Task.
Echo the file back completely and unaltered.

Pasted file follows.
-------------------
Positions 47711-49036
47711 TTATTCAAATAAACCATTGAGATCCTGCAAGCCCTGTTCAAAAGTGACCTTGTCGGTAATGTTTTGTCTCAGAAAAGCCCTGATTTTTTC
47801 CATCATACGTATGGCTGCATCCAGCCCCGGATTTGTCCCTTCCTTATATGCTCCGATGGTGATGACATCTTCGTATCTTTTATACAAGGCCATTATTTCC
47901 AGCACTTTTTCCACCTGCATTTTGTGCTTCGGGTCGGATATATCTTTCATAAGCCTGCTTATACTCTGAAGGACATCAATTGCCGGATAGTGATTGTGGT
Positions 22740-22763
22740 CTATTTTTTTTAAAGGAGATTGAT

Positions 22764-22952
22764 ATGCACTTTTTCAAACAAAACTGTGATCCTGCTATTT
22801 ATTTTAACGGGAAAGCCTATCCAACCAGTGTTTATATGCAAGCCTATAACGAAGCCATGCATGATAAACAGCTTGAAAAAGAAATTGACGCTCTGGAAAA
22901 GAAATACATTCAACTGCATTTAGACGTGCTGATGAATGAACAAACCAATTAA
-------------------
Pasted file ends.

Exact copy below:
Positions 47711-49036
47711 TTATTCAAATAAACCATTGAGATCCTGCAAGCCCTGTTCAAAAGTGACCTTGTCGGTAATGTTTTGTCTCAGAAAAGCCCTGATTTTTTC
47801 CATCATACGTATGGCTGCATCCAGCCCCGGATTTGTCCCTTCCTTATATGCTCCGATGGTGATGACATCTTCGTATCTTTTATACAAGGCCATTATTTCC
47901 AGCACTTTTTCCACCTGCATTTTGTGCTTCGGGTCGGATATATCTTTCATAAGCCTGCTTATACTCTGAAGGACATCAATTGCCGGATAGTGATTGTGGT
Positions 22740-22763
22740 CTATTTTTTTTAAAGGAGATTGAT

Positions 22764-22952
22764 ATGCACTTTTTCAAACAAAACTGTGATCCTGCTATTT
22801 ATTTTAACGGGAAAGCCTATCCAACCAGTGTTTATATGCAAGCCTATAACGAAGCCATGCATGATAAACAGCTTGAAAAAGAAATTGACGCTCTGGAAAA
22901 GAAATACATTCAACTGCATTTAGACGTGCTGATGAATGAACAAACCAATTAA